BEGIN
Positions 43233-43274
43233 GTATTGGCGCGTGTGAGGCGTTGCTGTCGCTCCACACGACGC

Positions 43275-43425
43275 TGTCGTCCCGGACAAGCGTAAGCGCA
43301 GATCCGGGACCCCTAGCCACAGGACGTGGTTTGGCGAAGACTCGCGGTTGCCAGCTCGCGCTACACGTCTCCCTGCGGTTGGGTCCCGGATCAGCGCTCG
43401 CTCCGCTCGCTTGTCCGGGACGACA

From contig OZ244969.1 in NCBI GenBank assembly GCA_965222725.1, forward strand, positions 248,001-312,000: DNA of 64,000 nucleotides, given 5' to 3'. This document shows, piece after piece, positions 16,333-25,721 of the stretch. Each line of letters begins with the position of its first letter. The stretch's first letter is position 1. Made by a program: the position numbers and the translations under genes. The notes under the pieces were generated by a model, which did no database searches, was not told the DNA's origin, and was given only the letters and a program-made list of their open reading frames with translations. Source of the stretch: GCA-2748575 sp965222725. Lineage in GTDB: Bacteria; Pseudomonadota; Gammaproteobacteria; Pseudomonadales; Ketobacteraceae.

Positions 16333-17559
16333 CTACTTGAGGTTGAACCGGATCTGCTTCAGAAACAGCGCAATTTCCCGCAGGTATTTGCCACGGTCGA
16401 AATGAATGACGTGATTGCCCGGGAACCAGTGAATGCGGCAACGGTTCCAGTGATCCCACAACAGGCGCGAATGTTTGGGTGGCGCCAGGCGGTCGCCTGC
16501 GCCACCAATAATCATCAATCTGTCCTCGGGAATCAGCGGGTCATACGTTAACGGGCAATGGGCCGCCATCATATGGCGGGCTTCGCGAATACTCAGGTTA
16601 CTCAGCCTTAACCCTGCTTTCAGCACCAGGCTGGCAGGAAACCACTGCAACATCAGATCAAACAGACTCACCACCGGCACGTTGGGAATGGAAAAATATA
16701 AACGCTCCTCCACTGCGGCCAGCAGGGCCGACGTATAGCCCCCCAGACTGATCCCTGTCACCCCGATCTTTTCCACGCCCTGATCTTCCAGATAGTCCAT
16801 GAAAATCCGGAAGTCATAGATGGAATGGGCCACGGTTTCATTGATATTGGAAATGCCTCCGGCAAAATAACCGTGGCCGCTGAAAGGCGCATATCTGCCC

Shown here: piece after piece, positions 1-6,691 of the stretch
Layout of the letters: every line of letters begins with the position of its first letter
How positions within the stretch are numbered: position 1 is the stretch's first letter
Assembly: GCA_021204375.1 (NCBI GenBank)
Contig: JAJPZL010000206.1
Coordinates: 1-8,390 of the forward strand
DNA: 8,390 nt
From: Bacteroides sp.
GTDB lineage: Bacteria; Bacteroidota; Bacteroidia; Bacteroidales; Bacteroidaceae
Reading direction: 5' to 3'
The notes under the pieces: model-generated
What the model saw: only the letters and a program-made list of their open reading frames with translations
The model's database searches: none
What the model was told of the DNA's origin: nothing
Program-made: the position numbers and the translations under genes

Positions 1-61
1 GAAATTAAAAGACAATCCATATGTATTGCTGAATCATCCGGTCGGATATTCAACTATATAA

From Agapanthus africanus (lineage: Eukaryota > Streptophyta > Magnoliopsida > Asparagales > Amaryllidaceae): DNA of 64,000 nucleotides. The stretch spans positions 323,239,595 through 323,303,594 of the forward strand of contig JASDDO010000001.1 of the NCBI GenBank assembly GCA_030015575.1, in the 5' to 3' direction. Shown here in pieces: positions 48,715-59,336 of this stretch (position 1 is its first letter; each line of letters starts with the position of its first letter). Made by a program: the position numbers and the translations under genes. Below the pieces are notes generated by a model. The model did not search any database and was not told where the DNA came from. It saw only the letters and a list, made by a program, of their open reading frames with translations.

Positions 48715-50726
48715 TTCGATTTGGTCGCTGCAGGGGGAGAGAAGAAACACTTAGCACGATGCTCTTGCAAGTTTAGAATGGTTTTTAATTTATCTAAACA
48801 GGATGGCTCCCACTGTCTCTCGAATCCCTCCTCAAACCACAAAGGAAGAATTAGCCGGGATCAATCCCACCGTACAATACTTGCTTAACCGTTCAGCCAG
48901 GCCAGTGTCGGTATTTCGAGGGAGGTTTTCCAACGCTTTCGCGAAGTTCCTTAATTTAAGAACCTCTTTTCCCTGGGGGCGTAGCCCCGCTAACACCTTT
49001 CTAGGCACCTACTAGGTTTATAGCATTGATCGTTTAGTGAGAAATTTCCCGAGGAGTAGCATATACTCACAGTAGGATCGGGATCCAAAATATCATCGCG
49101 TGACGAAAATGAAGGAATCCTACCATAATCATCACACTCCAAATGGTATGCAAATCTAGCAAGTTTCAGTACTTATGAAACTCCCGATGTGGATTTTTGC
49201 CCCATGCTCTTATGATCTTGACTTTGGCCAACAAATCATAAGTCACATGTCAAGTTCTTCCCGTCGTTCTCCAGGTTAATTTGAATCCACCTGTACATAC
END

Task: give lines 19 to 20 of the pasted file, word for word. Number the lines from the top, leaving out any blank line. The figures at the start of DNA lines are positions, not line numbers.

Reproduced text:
Contig: JAJPZL010000206.1
Coordinates: 1-8,390 of the forward strand